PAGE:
Gold prices have dropped to six-week lows and are set for a weekly loss for the third straight week, but the downside in the yellow metal is limited as global risks, particularly recession and the Ukraine war, could continue to support it.
“While we expect significant price volatility going forward especially as the conflict in Ukraine evolves, we expect gold prices to remain elevated in the coming years compared to pre-Covid levels,” said research agency Fitch Solutions Country Risk and Industry Research.
Hawkish US Fed
Standard Chartered Bank precious metal analyst, Suki Cooper said gold is unlikely to fall much from hereon as most of the downside risks have been factored in.
On Friday, the yellow metal was ruling at $1,706.13 an ounce, up 0.6 per cent from Thursday. It is down 6.5 per cent year-on-year.
Gold’s current fall is due to strong US economic data reinforcing the Federal Reserve’s hawkish stance against inflation by keeping interest rates higher over a longer period. Experts see the US Fed raising the interest rate to 4 per cent by the end of 2022. The rate could be hiked further next year.
“The downturn in prices is a sharp reversal after gold briefly traded above $2,000/oz in early March on haven demand due to the Russia-Ukraine war. The geopolitical trade was short-lived as central banks around the world began to raise rates to combat inflation,” Switzerland-based Global investment bank and financial services firm Credit Suisse said in a report.
Easing of Covid curbs
Gold is lacking conviction slipping towards $1,700 but the downside is limited, Cooper said in her report this week.
But Fitch Solutions said gold prices continue to be dictated by competing economic forces “as a myriad of risks surrounds the global economy, but we believe the bearing of these issues is now toward the downside”.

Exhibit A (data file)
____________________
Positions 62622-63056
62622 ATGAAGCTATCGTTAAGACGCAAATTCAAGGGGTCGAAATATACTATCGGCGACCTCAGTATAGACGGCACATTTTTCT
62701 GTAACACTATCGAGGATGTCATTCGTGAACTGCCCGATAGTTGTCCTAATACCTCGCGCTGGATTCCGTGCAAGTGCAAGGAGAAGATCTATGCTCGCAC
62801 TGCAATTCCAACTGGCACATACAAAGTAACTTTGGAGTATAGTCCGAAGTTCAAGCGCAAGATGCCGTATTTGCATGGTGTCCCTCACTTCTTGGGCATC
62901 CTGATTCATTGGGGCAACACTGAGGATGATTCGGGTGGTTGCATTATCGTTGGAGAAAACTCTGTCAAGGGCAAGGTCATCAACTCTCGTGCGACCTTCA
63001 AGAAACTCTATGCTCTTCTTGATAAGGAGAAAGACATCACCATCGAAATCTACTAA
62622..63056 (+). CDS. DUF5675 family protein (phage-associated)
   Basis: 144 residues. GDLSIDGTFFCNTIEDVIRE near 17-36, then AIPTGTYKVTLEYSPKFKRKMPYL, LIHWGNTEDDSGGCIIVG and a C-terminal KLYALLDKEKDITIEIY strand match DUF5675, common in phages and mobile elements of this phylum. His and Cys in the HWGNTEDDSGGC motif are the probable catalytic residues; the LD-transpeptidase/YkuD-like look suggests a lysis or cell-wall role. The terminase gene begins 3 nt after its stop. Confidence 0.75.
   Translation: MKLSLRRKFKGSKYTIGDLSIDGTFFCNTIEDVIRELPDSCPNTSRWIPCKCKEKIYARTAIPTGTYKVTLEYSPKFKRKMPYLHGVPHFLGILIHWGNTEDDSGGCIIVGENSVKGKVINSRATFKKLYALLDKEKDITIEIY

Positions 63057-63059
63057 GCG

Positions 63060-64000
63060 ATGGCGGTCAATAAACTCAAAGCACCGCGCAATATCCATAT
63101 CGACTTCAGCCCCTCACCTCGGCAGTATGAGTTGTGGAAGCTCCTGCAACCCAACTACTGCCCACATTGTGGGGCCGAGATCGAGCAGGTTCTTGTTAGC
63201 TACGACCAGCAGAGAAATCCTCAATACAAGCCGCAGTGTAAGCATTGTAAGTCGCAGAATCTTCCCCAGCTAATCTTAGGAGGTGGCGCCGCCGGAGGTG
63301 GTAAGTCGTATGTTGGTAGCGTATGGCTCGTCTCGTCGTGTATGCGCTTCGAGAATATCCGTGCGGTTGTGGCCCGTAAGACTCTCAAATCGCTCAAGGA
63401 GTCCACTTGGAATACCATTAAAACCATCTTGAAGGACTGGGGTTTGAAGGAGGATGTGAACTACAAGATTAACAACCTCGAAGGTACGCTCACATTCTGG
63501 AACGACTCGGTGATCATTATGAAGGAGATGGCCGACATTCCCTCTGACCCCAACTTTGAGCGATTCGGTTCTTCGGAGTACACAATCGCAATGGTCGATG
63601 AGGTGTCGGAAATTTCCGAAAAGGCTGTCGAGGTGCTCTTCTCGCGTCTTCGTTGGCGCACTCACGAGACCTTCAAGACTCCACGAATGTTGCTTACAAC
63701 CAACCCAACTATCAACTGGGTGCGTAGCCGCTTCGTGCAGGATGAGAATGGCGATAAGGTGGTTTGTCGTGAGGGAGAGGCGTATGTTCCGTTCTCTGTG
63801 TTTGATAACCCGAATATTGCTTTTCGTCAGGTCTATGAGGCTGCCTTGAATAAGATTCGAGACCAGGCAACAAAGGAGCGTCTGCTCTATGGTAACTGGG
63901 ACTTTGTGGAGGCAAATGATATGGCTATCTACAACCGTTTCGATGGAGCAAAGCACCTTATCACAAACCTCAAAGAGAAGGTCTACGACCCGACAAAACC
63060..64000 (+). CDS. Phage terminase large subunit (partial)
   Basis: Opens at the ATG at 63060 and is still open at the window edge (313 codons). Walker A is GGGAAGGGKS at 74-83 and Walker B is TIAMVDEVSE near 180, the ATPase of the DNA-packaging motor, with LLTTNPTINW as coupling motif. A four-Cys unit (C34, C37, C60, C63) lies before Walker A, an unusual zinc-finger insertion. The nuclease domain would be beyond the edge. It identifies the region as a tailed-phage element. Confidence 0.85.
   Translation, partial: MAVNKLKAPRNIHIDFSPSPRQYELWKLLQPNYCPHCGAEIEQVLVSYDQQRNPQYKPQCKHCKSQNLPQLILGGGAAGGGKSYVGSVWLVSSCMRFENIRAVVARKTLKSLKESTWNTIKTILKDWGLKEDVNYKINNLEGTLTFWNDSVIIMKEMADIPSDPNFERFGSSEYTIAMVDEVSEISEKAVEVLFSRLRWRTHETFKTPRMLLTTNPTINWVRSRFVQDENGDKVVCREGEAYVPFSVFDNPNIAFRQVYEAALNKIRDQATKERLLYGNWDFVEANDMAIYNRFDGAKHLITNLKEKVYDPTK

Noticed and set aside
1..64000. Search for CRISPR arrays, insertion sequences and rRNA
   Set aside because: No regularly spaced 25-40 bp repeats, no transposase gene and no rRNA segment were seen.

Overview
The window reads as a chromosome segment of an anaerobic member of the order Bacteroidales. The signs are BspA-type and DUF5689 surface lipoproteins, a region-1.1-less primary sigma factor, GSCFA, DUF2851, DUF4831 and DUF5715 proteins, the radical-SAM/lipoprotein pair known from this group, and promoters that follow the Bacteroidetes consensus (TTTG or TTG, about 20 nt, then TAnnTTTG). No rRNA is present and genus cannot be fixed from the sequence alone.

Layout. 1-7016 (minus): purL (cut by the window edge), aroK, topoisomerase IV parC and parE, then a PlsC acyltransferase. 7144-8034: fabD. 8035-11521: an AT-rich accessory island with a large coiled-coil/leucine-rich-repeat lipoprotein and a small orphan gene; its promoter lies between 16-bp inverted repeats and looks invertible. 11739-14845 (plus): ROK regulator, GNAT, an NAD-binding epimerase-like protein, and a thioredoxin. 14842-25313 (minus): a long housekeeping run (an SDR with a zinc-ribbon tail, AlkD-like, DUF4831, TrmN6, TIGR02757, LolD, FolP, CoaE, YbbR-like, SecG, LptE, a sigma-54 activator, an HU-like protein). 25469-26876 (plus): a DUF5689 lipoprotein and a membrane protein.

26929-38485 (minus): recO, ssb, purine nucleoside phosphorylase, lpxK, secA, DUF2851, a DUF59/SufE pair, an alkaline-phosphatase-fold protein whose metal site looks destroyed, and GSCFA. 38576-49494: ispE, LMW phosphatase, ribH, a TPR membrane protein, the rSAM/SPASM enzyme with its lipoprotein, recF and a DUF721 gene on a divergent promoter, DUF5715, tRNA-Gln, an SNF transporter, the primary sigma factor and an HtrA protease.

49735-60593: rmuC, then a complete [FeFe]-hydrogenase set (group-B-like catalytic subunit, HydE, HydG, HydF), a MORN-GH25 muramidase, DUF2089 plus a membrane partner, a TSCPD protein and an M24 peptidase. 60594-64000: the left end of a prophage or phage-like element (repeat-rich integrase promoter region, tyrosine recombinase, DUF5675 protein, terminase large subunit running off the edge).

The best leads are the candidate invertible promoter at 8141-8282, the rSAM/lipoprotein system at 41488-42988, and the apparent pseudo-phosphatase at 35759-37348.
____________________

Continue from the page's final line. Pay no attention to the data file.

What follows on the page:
“On the other hand, significant pressure on prices is stemming from the US Fed’s aggressive hiking and rising real bond yields, a stronger for longer US dollar, likely peaking of inflation in the third quarter as well as the continued easing of restrictions as vaccination rates continue to rise,” it said.
Cooper said: “Although the yellow metal faces significant downside risks, it also benefits from tailwinds including recession risk, a price-responsive physical market, already scaled-back positioning and elevated inflation.”
Economic outlook grim
The prospect of further rate hikes has quelled investors’ appetite and all these factors will limit the downside to the yellow metal in the fourth quarter.
Fitch Solutions concurred with this, saying the outlook for the global economy remains grim on the back of two consecutive quarters of negative growth. “There is also a high probability that the eurozone falls into recession and the US could see several more quarters of contraction in 2023. Moreover, risks to Chinese growth are to the downside. Amid such a clouded global backdrop, investor interest in gold’s haven status will remain strong,” it said.
But Credit Suisse said the downside risk in gold is increasing as it seemed to be solely depending on haven demand.
The research agency said gold prices are likely to average $1,800 this year compared with $1,799 in 2021. “Prices have averaged $1,844/oz in the year-to-date, and our 2022 forecast implies an average of $1,711/oz for the rest of the year,” it said, adding that its view for the bullion was bearish for the remainder of the year.
Switzerland-based Global investment bank and financial services firm Credit Suisse said the precious metal will average around $1,725 this year.
Fitch Solutions said gold prices could head towards $1,650 in the coming weeks after which buying interest will result in prices increasing in the fourth quarter before the yellow metal witnesses a resistance around $1,850.
Credit Suisse said gold could rule at $1,650 next year, unchanged from its earlier projections, and $1,600 in 2024, down $50 from its previous estimate.
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